Startup Blink report tells different story, with Canadian cities rising up through the ranks.
Canadian cities – with the exception of Calgary – dropped in rankings from 2021 in Startup Genome’s annual global startup ecosystem report.
As the highest ranked Canadian city, Toronto-Waterloo slipped from 14th to 17th spot, while Vancouver dropped one spot to 30th, following 2021 when it fell four spots to 29th.
Despite the slips in standings, no one’s going to be writing off any of the Canadian cities any time soon.
Montréal landed at 36th down from 31st, tying with four other cities for the honour. The other cities were Munich, Melbourne, Mumbai, and Hangzhou. Ottawa fell in the 81 to 90 range of the top 100, slipping from the 61 to 70 range the previous year.
Only Calgary managed to maintain its standing in the 61 to 70 range from 2021.
Startup Genome assigns scores to each city on a scale of one (being the lowest) to 10, on such metrics as total exit valuations, the number of local investors, and more.
Factors appearing to impact Toronto-Waterloo’s standings this time around included poor rankings for ecosystem value, the number of exits, and the number of startups succeeding in the ecosystem.
Vancouver only registered moderate success in areas such as the number of exits, and startup success; and showed poorly for its number of local investors, their experience, and their activity in the first quarter of 2022. The city also was handed a low score for the cumulative number of early-stage companies started and funded at the Series A stage.
Montréal received an extremely low score for the economic impact of its ecosystem, calculated as the total exit valuation and startup valuations over a two-and-a-half-year time period.
It comes as no surprise to see Calgary emerging as a strong contender among the Canadian cities. Local tech startups eclipsed the city’s previous venture funding record in 2021, thanks in part to a surge in deal volume in the first quarter of the year, according to the briefed.in’s latest ecosystem report.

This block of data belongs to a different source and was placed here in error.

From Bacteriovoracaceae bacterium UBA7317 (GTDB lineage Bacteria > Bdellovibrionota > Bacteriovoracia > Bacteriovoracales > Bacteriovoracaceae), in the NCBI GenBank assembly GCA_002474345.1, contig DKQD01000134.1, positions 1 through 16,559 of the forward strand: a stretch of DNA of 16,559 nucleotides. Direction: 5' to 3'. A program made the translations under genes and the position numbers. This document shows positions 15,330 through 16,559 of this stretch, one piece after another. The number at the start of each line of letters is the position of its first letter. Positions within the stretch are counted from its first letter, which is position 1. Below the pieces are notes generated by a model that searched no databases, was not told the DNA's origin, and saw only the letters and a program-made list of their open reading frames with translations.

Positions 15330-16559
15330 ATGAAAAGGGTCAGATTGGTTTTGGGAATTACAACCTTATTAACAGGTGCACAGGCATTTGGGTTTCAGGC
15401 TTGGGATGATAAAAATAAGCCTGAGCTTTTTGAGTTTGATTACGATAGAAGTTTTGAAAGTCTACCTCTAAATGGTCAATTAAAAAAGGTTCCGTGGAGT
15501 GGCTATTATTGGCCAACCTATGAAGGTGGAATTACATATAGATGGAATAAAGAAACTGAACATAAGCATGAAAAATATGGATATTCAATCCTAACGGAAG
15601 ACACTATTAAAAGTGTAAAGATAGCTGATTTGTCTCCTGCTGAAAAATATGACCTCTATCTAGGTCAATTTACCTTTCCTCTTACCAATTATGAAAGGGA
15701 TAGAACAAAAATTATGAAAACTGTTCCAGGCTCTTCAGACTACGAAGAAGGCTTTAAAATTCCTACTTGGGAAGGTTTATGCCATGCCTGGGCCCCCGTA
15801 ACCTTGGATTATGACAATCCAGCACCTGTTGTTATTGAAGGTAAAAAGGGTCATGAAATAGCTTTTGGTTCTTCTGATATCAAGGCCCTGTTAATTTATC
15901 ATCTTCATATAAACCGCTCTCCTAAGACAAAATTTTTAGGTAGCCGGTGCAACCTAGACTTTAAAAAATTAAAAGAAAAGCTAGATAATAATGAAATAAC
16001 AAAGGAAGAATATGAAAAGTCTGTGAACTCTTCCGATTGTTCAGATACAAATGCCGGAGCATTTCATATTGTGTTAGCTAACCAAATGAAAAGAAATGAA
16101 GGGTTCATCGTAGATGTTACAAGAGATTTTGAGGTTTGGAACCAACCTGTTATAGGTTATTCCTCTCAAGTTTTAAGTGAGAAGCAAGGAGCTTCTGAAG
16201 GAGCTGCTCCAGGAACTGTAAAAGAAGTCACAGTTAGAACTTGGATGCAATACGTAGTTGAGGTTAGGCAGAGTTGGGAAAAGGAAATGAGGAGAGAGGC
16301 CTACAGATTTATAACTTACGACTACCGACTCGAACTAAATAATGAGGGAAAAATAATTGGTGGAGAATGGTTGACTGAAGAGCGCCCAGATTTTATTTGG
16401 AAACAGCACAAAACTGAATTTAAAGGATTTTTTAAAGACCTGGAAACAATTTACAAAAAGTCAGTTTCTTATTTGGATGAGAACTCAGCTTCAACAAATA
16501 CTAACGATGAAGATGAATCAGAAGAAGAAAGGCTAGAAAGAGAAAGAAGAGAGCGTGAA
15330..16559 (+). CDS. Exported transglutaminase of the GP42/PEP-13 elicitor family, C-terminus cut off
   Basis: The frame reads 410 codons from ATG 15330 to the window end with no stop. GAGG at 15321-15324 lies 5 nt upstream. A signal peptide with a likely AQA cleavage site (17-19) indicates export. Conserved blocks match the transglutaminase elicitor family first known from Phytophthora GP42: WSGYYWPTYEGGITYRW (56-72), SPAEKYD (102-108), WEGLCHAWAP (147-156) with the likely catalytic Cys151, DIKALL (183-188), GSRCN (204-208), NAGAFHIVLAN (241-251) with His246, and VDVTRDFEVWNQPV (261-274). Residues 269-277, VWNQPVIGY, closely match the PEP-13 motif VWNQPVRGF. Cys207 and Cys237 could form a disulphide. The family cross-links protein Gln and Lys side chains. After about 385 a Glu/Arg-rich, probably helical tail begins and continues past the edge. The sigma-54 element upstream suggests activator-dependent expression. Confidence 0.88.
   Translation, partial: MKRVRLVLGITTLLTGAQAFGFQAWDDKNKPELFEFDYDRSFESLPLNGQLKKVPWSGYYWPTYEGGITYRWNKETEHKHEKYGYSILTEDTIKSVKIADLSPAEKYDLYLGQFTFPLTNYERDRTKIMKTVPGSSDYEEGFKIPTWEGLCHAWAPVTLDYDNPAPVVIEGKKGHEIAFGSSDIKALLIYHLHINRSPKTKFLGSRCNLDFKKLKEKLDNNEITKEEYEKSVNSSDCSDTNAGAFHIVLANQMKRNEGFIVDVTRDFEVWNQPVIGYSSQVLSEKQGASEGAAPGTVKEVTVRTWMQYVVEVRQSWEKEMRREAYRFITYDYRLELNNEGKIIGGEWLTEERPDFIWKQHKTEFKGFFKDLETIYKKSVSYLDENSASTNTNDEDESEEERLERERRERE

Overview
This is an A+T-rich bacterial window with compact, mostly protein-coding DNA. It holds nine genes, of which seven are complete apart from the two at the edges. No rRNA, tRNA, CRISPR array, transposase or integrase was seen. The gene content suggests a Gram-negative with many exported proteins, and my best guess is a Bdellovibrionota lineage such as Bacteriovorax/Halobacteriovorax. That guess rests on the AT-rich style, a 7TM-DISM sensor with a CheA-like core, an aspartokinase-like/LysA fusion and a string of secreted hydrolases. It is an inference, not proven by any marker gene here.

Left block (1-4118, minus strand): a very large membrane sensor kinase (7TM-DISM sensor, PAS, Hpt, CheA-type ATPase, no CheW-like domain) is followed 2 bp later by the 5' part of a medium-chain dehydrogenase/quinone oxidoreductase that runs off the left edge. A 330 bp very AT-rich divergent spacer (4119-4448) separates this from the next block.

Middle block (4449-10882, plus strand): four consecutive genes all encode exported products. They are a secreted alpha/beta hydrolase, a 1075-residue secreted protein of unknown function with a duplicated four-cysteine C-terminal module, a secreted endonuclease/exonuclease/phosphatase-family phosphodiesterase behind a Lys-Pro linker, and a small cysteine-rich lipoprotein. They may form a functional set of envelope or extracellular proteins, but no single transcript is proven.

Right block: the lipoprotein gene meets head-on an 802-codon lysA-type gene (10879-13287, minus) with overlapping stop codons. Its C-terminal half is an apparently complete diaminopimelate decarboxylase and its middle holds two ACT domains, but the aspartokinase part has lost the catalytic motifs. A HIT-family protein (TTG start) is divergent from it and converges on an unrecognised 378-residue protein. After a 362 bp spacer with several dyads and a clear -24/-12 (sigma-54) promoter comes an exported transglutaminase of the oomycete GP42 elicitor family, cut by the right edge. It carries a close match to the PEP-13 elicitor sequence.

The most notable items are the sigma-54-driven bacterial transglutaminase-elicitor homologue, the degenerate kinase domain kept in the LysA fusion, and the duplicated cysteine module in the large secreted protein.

Activity in Alberta is generally healthy, as local startups in the province’s tech sector collectively passed a new record for quarterly venture funding, with Alberta tech companies raising $205.6 million in the first quarter of 2022. That represents a 212 percent increase in investment from the fourth quarter of 2021, and a 26 percent increase year-over-year.
RELATED: Calgary broke its venture funding record in 2021 as deal volume almost doubled
Despite the slips in standings, no one’s going to be writing off any of the Canadian cities any time soon. Despite the drop on the list, the report noted that Toronto-Waterloo is home to North America’s third largest and fastest growing innovation ecosystem and that in 2021 a record $7.7 billion went to startups in Toronto and Waterloo.
Some of the notable deals included EdTech startup Applyboard’s $375 million Series D round; Deep Genomics’ $180 million Series C funding; GaN Systems’ $150 million raise; and 1Password’s $744 million Series C round.
The report also noted that Montréal’s startups attracted $1.6 billion in funding in 2021, a new record for the city. Montréal also produced four unicorns in recent years, one of which was traveltech firm, Hopper in 2021.